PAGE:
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State Employees Union Could Drop ‘Fair Share’ Fees In Exchange For 6 Percent Raise

Maine Public file
MSEA Director Rodney Hiltz (arms raised, left) leads workers in a chant the State House in Augusta in July 2017, during the state government shutdown.

Since his first day in office, Gov. Paul LePage has been a critic of organized labor, and has specifically targeted state worker unions. LePage has long tried to pass legislation to stop unions from charging membership fees to workers who choose not to join — and he’s taking a new approach that appears to be working.

The state’s largest state employee union, the Maine State Employees Association, has agreed to send a new two-year contract to members of its four largest bargaining units for ratification. It would increase wages by 6 percent, but would also eliminate mandatory union fees for state workers who choose not to join the union.

That so-called fair share provision generates funds to cover the union’s cost of collective bargaining, but also provides money to pay for lobbying the Legislature.

In a weekly appearance on Bangor radio station WVOM, LePage announced that he is seeking through negotiation what he has not been able to achieve through legislation.

“To have to pay extortion money to have a job is really bad and is not the American way, and so that is how I feel about it. And I am trying to buy our way out of it, basically,” he said.

Over 9,000 state workers are covered by the tentative contract. MSEA officials say they agreed to send the proposal to workers for a vote because without the provisions eliminating fair share, the best LePage would offer was 1 percent over two years.

But the smaller union, the American Federation of State, County and Municipal Employees, or AFSCME, which represents over 900 state correctional officers and mental health employees, rejected the fair share elimination. LePage says he believes those workers wanted to accept the proposal.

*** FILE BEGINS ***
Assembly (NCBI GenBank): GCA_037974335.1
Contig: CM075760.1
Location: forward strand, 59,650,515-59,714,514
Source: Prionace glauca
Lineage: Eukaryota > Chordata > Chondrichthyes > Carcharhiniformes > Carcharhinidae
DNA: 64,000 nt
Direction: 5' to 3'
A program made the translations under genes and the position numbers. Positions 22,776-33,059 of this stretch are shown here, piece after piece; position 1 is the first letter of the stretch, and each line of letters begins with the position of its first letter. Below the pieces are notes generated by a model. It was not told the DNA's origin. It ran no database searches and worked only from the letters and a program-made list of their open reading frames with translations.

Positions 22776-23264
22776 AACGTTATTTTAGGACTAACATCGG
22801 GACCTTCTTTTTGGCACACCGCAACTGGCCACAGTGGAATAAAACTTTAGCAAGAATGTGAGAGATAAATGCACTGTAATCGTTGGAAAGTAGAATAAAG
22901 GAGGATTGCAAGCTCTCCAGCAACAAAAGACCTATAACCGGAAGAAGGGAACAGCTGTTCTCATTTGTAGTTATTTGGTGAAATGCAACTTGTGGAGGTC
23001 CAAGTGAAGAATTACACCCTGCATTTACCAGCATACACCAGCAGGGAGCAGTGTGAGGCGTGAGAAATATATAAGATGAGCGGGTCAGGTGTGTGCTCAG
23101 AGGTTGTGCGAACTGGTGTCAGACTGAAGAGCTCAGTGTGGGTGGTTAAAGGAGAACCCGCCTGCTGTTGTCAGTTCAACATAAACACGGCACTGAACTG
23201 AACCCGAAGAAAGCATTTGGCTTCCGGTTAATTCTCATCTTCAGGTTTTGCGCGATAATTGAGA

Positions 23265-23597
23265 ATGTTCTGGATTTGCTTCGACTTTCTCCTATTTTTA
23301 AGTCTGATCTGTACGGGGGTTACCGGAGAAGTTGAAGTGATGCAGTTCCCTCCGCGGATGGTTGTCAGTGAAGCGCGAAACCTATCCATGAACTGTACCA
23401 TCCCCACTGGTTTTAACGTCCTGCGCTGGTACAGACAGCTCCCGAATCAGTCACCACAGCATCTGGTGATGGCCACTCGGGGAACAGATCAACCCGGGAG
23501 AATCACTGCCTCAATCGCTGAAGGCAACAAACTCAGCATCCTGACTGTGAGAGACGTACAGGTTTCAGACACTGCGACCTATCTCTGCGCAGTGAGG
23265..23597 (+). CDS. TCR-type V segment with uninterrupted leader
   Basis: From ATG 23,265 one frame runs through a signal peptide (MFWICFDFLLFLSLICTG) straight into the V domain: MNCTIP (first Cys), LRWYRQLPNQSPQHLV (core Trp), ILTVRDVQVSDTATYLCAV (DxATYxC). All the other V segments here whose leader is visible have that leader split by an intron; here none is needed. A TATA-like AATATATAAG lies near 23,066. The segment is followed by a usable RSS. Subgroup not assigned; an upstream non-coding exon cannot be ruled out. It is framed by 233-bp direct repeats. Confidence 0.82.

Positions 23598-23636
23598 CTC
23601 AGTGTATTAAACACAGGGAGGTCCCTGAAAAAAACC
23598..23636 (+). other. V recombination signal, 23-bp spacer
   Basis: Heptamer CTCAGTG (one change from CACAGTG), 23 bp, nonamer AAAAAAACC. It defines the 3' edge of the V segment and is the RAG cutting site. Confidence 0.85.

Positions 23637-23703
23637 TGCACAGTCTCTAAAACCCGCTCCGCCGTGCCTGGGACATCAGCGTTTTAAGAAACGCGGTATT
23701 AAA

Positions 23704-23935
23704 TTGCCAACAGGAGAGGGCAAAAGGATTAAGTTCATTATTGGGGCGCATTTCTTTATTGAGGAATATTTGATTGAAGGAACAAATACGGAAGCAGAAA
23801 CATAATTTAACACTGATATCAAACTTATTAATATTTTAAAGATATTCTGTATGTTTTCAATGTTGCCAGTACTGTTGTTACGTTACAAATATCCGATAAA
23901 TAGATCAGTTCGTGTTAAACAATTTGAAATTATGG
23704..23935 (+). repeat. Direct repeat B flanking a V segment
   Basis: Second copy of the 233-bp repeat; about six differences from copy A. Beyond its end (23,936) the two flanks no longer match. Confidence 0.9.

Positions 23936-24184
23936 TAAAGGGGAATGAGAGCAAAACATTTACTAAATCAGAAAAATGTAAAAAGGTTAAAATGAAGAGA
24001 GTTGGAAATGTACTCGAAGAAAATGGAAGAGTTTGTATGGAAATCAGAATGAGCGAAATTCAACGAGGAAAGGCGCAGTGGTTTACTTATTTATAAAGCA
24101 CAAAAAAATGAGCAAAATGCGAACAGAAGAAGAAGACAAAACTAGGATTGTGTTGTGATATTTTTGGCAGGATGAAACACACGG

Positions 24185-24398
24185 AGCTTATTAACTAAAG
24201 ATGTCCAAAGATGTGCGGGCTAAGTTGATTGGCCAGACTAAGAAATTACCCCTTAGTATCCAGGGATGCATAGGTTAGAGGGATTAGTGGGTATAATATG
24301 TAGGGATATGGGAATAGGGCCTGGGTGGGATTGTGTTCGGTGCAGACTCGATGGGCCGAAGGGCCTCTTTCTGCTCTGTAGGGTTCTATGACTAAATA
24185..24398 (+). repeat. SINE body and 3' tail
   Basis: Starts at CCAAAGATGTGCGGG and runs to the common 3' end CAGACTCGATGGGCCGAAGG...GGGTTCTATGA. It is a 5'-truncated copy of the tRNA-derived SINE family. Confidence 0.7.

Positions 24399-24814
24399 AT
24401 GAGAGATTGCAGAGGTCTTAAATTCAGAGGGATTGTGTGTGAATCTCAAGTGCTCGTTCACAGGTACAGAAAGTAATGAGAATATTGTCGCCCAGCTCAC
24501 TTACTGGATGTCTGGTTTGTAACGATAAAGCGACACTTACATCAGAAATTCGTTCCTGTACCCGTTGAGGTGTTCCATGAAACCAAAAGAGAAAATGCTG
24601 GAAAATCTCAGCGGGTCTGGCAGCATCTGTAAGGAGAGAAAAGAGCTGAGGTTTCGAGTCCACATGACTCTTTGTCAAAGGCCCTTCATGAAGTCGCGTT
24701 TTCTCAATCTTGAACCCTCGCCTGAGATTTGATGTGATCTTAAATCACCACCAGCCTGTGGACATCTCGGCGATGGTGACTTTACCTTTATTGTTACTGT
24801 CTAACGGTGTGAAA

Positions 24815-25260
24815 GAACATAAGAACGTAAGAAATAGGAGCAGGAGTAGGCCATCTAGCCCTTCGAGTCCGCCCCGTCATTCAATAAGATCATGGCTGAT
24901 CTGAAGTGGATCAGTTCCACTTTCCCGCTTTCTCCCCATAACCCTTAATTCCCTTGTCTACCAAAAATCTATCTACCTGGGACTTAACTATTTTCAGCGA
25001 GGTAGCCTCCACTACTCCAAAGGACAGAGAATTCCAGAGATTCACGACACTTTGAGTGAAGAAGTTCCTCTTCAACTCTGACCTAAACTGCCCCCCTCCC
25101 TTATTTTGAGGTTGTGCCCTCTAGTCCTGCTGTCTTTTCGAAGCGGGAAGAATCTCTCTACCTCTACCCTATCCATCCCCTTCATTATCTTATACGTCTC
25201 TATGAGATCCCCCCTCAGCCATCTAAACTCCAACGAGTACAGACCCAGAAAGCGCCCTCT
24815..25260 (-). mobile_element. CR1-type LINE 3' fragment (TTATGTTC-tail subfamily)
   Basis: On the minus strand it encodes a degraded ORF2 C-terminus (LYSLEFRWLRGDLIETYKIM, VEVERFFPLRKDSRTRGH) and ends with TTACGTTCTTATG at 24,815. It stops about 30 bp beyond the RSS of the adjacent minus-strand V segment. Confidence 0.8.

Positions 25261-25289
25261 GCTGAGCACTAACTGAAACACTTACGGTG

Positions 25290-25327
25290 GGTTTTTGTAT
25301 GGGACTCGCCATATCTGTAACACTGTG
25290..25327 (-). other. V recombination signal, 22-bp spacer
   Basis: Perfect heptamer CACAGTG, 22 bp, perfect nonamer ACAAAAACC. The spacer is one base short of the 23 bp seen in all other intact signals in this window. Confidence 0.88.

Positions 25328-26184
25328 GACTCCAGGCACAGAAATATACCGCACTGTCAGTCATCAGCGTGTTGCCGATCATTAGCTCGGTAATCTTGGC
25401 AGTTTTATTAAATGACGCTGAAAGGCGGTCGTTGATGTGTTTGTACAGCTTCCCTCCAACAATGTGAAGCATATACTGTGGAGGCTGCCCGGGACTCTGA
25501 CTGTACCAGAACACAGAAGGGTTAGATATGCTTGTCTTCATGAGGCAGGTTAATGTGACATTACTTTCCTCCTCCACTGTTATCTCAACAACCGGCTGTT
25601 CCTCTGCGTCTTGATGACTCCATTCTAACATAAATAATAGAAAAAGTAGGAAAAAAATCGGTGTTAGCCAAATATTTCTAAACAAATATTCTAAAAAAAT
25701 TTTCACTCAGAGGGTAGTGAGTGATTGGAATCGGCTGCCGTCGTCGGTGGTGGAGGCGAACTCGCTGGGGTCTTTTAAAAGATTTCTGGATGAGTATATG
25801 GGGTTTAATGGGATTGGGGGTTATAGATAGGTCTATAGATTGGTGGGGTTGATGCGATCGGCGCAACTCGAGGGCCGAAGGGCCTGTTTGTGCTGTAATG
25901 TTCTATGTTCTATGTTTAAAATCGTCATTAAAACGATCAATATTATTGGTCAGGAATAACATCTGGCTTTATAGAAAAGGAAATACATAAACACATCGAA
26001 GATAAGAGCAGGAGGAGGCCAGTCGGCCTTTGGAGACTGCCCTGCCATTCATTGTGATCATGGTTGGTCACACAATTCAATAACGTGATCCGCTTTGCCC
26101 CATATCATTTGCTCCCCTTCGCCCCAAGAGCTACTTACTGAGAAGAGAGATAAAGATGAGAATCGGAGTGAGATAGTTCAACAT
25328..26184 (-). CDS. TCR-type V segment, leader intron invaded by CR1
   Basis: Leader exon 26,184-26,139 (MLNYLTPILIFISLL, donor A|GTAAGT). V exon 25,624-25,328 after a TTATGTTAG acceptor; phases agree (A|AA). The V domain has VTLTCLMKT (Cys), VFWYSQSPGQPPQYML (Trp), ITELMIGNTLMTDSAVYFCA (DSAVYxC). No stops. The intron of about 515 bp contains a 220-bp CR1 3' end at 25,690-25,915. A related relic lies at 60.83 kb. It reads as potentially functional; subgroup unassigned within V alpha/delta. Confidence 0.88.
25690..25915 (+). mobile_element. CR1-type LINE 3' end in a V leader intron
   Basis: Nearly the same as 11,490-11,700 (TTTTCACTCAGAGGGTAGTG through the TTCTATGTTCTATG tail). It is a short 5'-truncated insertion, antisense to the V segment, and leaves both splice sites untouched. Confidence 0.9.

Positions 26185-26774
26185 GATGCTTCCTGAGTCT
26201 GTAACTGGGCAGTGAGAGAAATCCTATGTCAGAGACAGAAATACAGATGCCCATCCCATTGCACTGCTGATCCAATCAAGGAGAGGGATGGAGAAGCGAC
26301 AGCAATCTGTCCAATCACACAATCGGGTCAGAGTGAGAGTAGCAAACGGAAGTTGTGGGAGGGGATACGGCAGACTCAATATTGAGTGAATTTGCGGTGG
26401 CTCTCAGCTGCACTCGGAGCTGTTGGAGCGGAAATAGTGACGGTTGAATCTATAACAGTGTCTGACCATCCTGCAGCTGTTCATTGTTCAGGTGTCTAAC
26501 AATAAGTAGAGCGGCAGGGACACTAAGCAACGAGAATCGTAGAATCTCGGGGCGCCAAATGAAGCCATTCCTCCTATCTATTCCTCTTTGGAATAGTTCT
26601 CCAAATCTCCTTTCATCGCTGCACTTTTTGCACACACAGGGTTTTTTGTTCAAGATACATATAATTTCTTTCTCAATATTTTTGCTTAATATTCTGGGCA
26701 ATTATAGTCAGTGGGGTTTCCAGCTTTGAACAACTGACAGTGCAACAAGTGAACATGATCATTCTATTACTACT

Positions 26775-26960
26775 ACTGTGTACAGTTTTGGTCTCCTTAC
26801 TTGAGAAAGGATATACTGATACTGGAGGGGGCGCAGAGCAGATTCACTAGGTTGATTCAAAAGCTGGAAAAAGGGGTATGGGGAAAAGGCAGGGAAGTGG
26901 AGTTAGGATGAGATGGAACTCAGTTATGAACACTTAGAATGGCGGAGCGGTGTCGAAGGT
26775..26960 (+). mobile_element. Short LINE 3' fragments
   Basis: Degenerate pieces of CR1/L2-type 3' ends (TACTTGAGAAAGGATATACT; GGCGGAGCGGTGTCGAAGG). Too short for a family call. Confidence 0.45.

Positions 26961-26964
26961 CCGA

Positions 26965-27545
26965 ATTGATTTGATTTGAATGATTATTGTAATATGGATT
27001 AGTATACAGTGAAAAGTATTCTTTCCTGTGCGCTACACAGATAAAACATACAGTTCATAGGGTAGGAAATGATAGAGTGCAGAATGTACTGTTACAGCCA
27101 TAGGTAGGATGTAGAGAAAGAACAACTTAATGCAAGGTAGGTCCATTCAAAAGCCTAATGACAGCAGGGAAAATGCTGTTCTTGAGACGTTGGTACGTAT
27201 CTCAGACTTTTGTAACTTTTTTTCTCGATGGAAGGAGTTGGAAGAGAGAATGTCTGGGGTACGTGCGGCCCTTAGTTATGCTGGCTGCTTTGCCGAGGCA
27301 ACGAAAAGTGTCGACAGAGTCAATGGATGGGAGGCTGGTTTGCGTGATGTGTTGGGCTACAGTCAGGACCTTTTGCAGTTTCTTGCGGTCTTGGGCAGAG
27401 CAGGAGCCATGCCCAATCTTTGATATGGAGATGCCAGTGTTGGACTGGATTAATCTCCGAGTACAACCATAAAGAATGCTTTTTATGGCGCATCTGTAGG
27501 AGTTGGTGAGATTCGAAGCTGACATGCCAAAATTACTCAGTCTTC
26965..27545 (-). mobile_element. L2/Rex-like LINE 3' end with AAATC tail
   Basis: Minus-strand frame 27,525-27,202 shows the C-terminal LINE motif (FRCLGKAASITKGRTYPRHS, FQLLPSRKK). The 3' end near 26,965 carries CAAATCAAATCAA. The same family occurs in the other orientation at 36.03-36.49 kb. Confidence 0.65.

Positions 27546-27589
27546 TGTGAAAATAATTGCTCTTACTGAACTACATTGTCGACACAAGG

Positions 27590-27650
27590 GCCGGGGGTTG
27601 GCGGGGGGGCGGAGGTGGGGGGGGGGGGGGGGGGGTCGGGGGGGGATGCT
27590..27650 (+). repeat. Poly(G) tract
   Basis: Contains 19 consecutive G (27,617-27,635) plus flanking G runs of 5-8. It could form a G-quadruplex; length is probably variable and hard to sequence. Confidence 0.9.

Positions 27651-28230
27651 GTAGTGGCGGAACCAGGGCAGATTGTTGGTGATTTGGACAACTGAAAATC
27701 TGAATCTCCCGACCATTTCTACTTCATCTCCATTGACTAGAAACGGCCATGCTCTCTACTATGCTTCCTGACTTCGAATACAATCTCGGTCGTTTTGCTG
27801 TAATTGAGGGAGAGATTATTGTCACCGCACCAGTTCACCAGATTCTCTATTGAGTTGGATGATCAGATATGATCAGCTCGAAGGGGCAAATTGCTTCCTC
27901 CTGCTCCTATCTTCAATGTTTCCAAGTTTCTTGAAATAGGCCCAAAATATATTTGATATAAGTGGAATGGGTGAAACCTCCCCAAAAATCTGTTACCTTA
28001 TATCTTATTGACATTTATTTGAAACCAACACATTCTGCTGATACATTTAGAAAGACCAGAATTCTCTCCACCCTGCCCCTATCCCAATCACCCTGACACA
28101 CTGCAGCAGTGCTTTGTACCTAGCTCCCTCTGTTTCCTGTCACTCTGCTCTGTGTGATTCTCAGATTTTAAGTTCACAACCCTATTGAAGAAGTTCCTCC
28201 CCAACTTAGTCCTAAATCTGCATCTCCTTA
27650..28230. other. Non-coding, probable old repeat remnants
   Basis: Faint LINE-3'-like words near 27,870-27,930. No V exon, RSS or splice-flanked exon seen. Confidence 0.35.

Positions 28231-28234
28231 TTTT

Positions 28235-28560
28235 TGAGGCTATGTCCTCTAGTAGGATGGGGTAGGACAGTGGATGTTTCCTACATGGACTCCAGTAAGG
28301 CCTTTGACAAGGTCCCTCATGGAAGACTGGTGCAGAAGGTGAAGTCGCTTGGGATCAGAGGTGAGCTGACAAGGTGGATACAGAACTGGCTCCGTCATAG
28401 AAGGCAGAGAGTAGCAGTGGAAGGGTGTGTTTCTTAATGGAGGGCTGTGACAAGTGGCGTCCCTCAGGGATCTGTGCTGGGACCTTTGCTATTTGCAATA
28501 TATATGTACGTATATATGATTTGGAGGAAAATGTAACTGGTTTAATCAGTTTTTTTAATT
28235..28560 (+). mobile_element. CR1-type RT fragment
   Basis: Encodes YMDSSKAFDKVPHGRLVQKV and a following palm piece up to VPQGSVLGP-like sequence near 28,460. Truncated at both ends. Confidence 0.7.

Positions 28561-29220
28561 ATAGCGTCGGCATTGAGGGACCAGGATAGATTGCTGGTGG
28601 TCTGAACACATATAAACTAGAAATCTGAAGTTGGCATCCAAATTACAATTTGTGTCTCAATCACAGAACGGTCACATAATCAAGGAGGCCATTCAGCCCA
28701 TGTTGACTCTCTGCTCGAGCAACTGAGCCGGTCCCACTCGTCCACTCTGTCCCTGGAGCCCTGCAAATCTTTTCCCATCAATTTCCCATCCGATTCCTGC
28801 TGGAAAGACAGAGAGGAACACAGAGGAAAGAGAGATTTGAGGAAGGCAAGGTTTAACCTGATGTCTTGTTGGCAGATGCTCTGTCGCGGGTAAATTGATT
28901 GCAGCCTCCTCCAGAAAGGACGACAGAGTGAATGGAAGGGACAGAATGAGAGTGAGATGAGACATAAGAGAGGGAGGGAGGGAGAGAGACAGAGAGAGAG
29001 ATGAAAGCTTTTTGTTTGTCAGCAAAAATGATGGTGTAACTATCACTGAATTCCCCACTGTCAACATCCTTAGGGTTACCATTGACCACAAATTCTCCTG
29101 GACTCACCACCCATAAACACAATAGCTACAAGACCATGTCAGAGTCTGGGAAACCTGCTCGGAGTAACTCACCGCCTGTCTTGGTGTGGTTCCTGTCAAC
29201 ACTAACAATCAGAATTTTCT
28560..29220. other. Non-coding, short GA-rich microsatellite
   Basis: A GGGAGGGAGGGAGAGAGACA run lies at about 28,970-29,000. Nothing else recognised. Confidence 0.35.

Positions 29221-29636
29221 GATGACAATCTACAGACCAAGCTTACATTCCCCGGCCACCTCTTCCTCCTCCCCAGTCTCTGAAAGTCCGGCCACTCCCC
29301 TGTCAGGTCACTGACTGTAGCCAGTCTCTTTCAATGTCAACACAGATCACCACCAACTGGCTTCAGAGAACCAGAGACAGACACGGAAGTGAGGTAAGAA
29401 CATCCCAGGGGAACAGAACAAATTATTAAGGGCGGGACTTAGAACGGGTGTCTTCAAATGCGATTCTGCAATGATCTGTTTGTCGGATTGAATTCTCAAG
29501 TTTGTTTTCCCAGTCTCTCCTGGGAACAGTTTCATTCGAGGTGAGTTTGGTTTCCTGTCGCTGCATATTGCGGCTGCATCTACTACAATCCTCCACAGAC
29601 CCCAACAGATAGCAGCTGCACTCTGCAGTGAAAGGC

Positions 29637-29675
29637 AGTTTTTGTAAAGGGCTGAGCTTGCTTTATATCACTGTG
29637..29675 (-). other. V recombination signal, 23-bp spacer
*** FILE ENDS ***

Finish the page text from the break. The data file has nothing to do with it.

“My understanding was that the local negotiators for the union were in favor of doing the same as the MSEA did. It was the out-of-state bigwigs that said no,” he says.

“That is absolutely false,” says AFSCME’S Jim Durkin, directly contradicting LePage.

Durkin says it was not union staff but individual workers serving on the negotiating team that made the decision.

“This tentative agreement was negotiated with the committee comprised of AFSCME members working in corrections and mental health,” he says.

Durkin says he is proud of the committee for taking a long-term view of keeping the union strong instead of agreeing to a short-term pay raise.

Efforts to weaken unions at the bargaining table have been going on for some time in the U.S. says University of Maine labor historian Charles Scontras.

“This is all taking place in a wider conservative climate since the 1970s,” he says. “It’s been nothing but concessionary bargains, givebacks, calls for changes in work rules.”

Scontras notes that there is a case from California pending before the U.S. Supreme Court that could help LePage achieve his goal, if the court votes to take it up. It challenges the fair share provisions of a teacher’s union as unconstitutional.

The two Maine unions, however, won’t be able to wait for that case to play out, as both the MSEA and AFSCME contracts need to be put before the rank and file for a vote by Aug. 30.

Journalist Mal Leary spearheads Maine Public's news coverage of politics and government and is based at the State House.